The recent hullabaloo about the signing of the controversial Pak-US Bilateral Investment Treaty (BIT) by the Minister of State and Chairman of Board of Investment, Mr Saleem H. Mandviwalla, in the absence of consultation with the stakeholders, including the Foreign Office, has once again established how the international law is used as ‘pressure tool’ in international relations by a stronger state to dictate its agenda, secure its own interests as well as to protect the interests of its subjects vis-à-vis the weaker state.

The Pak-US BIT is not the first investment treaty of its kind to seek significant legal protection of foreign investors and their assets in a host state. According to a 2007 United Nations Conference on Trade and Development (UNCTAD) review of BITs highlighting the trends in investment rule-making, there were over 2,500 BITs by the end of year 2005; and Pakistan itself has concluded bilateral treaties with some 47 countries already.

Most, if not all, provisions of the Pak-US BIT, therefore, are very common investment treaty provisions. That are generally found in the texts of all BITs, such as the free transfer of funds relating to the investment in and out of the territory; or the requirement of paying, ‘prompt, adequate and effective compensation’ to investors by the host state should their assets be expropriated or nationalised.

Given, however, the ‘contractual nature’ of BITs, the US has indeed attempted to negotiate beyond the general standards of treatment and protection offered to foreign investors under international investment law, and has attacked the sovereignty of Pakistan all over again by demanding Islamabad to seek prior approval from Washington before finalising any export, import or taxation related policies. This again exposes how international legal tools, such as BITs, enable the stronger states to exert pressure and negotiate with their weaker but indispensable counterparts.

However, the story does not just end there. The international law in general and international investment law in particular has this innate quality of being ‘binding against all’; for it advocates the notion of ‘Most Favoured Nation Treatment’. This international investment law principle requires investors from one country to be given the same favourable treatment as investors from any third country, so that a level playing field and equality of competitive opportunity can be secured for foreign investors on grounds of non-discrimination. This principle is found in almost all BITs and, in any case, is part of the Customary International Law that is binding on all states whether or not they have expressly included it in their bilateral agreement. Hence, any provisions, or favourable terms that Pakistan may be obliged to extend to the US, will automatically be extended to all those 47 other states with which it has a bilateral investment treaty through the ‘Most Favoured Nation Treatment’ principle.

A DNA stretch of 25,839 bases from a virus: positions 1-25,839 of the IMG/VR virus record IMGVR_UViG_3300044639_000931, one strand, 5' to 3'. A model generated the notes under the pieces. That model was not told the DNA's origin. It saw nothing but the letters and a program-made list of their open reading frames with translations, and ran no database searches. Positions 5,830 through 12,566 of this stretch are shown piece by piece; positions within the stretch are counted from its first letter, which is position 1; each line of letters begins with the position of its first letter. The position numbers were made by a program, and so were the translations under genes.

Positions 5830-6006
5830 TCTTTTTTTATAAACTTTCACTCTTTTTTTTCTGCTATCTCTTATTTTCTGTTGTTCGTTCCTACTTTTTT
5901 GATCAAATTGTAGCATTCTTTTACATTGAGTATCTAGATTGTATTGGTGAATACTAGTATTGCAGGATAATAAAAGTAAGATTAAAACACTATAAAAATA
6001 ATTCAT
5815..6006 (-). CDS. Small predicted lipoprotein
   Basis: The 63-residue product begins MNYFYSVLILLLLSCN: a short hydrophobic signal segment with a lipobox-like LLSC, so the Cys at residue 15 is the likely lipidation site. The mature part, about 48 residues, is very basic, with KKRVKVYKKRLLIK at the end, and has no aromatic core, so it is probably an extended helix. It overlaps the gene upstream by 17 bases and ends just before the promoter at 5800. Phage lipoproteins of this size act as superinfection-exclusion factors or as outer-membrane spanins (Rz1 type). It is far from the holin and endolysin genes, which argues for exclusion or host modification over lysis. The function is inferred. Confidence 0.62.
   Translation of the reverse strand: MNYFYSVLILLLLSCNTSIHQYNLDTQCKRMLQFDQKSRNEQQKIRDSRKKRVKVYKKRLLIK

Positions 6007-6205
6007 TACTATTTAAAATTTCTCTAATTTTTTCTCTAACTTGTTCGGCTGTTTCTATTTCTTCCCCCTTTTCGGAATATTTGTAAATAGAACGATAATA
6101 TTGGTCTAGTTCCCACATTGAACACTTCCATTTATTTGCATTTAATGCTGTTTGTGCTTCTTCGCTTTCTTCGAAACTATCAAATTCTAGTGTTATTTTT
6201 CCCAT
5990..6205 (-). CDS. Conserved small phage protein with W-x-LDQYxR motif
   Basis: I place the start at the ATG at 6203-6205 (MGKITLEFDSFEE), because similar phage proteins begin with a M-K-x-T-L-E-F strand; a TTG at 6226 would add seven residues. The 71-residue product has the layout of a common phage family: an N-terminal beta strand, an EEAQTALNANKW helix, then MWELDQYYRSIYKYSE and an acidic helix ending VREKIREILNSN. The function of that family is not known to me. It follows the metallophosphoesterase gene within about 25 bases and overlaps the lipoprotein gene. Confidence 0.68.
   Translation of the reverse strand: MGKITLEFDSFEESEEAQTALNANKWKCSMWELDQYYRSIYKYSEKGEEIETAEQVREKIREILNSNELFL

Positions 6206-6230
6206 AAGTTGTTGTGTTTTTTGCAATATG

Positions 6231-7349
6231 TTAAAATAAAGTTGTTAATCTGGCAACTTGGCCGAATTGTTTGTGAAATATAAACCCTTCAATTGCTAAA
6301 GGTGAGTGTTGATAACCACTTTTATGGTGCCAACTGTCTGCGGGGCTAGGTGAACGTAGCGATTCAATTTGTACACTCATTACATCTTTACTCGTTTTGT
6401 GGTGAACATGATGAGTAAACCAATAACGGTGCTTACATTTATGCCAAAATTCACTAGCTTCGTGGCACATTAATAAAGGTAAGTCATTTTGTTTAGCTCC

It is, thus, time to reconsider the realm of international law, as developed in the aftermath of World War II, to collectively voice the ‘interests’ and no longer the ‘concerns’ alone of the developing countries, and ensure a level playing field between the north and the south in the true sense of the term. Or else, the international law is likely to remain a tool for enforcing the lopsided agendas and interests of the capital-rich countries.

The first step in this direction is to develop an in-depth understanding of the international legal regime so that we can effectively appreciate the correct dimensions of the international legal tools, such as the BITs. Simultaneously, we need to build and invest in our own domestic production capacities so that external aid and economic reliance is diminished.

At the international level, we need to join hands and collectively add to the voice of those developing nations that are taking a stand for their national policies and interests, such as Bolivia. For example, it denounced its consent to the submission of any investment disputes to the International Centre for Settlement of Investment Disputes (ICSID), which has in recent past notoriously taken some very controversial decisions as the one in the Emilio Augustin Maffezini v Kingdom of Spain case, thereby further expanding and extending the scope of already lopsided international investment law standards of treatment and protection for foreign investors.

Ultimately, of course, it is the political will and the constitutional support that can safeguard the interest of this country during international negotiations. An informed civic society, however, helps in creating that necessary domestic pressure and scrutiny that the government officials may need in order to perform their democratic mandate. It is, therefore, hoped that the media and the judiciary will continue to educate the masses and play an effective role in curbing any excesses of the executive, particularly when national interests are at stake. The least, in this regard, that we can ensure is that all constitutional and legal procedures are followed and that no stakeholders are left outside the consultation process before international agreements and obligations are undertaken by the officials.

n    The writer holds LLB (Hons) and LLM in Law and Development from the University of London. She is currently working as an Independent Investment Law Consultant in Lahore.